The last thing consumers need: a new agency
Obama's plan to guard against devious lenders would launch a new bureaucracy to enforce the law, but we've already had one for 95 years. It's called the FTC
WASHINGTON (Fortune) -- In his latest astutely staged gesture as grand economic reformer, President Obama this week directed his Treasury Department to deliver to Congress a 153-page bill creating a new agency to protect unwitting consumers against devious lenders.
A senior Treasury official assured reporters in a briefing this week that the propose Consumer Financial Protection Agency is a top priority for the President, that the agency will be "well funded," and that families deserve rigorous bureaucratic protection from the greed of Wall Street (and Wall Street pretenders).
Hard to argue with that -- except to point out the flawed underlying logic: Since the current government cops were asleep at the switch, allowing today's financial crisis to unfold right under their noses, this activist White House wants to deputize a whole new squad.
"A disaster," says retired federal Judge Stanley Sporkin, formerly longtime enforcement chief at the Securities and Exchange Commission. "You don't need another agency! Assign the jobs to agencies that are there now and make them operate."
Well said -- and this from a judge with a reputation of siding with the little guy against powerful corporate interests. The Obama bill would take consumer protection powers away from existing banking regulators and give them to a new agency that banking lobbyists fear will have dangerously broad authority to impose burdensome new regulations.
But the proposal also suggests that rather than tackling the underlying problem -- which is that we need a financial regulatory system that is modernized, smarter and more efficient -- this administration is going for a tired Washington path that equates big bureaucracy with better bureaucracy.
And among the hundreds of federal bureaucracies that taxpayers already fund, there is actually one that's already dedicated to "the issues the touch the economic life of every American." It's called the Federal Trade Commission, created in 1914 to help busts the trusts -- and 24 years later charged with enforcing a new congressional prohibition against "unfair and deceptive acts or practices." The FTC even has a Bureau of Economics specifically charged with providing economic analysis and support to "consumer protection" investigations and rule-makings.
That mission should make the FTC an ideal home for the Obama administration's stated goal of coordinating a patchwork of state and federal laws governing consumer financial products like mortgages and credit cards. But simply expanding the FTC's role isn't politically juicy -- the administration doesn't get bonus points in its legacy to provide "consumer financial protection." Imagine trying to stage a White House event around expanding the duties of a 95-year-old agency.
From policing how companies pay their executives to guarding against risky corporate investments, Obama officials see themselves as the stewards of the great progressive era -- not just FDR's bold market interventions, but also the trust-busting of Teddy Roosevelt.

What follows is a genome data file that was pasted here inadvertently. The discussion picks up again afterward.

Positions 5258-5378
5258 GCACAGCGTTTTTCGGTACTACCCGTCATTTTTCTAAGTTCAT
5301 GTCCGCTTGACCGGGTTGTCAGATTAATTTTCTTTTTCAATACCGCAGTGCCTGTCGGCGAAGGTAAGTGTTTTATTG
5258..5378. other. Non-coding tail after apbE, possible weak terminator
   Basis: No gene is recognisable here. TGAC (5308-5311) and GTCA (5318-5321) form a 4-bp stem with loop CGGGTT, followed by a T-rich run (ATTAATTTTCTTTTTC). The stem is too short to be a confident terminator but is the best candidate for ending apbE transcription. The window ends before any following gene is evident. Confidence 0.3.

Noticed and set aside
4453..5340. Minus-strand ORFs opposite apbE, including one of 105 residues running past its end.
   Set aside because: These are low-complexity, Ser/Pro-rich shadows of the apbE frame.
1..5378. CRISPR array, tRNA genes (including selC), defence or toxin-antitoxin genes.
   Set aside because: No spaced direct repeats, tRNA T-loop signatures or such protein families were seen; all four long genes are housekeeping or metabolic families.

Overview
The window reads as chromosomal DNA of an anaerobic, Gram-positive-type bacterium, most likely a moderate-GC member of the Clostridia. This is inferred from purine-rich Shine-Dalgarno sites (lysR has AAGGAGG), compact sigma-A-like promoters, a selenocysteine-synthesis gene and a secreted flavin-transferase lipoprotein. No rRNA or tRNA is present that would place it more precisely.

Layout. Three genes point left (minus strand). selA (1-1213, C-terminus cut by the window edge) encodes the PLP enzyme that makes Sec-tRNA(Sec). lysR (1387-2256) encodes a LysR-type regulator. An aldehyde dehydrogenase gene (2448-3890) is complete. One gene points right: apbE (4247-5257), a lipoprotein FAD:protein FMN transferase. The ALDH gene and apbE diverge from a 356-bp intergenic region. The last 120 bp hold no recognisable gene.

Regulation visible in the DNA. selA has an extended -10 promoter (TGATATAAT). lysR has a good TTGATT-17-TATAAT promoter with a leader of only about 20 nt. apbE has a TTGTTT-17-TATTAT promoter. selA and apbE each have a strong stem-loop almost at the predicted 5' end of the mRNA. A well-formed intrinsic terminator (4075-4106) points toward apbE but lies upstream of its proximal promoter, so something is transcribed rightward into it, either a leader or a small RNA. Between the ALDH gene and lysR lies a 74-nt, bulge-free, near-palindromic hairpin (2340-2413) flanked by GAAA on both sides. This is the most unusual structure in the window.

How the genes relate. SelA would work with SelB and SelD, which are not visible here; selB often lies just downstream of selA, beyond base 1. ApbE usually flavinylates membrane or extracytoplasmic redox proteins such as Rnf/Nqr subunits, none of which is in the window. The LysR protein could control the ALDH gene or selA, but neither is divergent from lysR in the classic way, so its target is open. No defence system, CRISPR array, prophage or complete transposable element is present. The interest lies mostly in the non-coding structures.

One problem with that immodest sensibility is the complexity of the roots of today financial crisis. The administration has forwarded an ambitious plan to strengthen oversight of financial institutions, but plenty of consumers played a role in this dangerous credit bubble, too -- overextending themselves on homes and credit lines they couldn't realistically afford.
While consumers who bought those lead-painted toys the Consumer Product Safety Commission is charged with keeping off the market didn't know what they were getting, consumers who bought no-money-down, adjustable subprime mortgages often did. Is there a bureaucrat charged with protecting consumers from themselves? And what bureaucrat is going to be charged with preventing lawmakers in Congress from pressuring banks to lend to disadvantaged families trying to buy homes -- another piece of this complex financial crisis?
Obama is hardly the first president to add a new government bureaucracy as a way to solve a problem. George W. Bush tried to solve flaws in national-security intelligence collection with another bureaucratic layer, the Director of National Intelligence. As Reagan famously said, "No government ever voluntarily reduces itself in size."
Reagan's words were especially evident more recently, with the proposal to merge two agencies already charged with protecting individual investors --the SEC and the Commodity Futures Trading Commission, a double-ground zero for failed regulatory oversight ranging from Bernie Madoff's Ponzi scheme to the dangers of derivatives. But when a merger to provide better coordination overseeing the securities and futures markets proved politically untenable with turf-conscious lawmakers, the White House dropped the idea. So now we get to keep those two agencies -- and get a whole new one to boot.
President Obama, with a Democratic activist's sensibility, has exhibited more faith in the efficacy of government -- from running auto manufacturers to providing public health insurance -- than any president since FDR. Which is interesting, because in the same week his Treasury Department sent its proposal for a new consumer protection agency to Congress, the President told a group of nonprofit leaders at the White House House: "Government can't do everything and be everywhere, and it shouldn't. Folks who are struggling don't simply need more government bureaucracy. People don't need somebody in Washington to tell them how to solve their problems."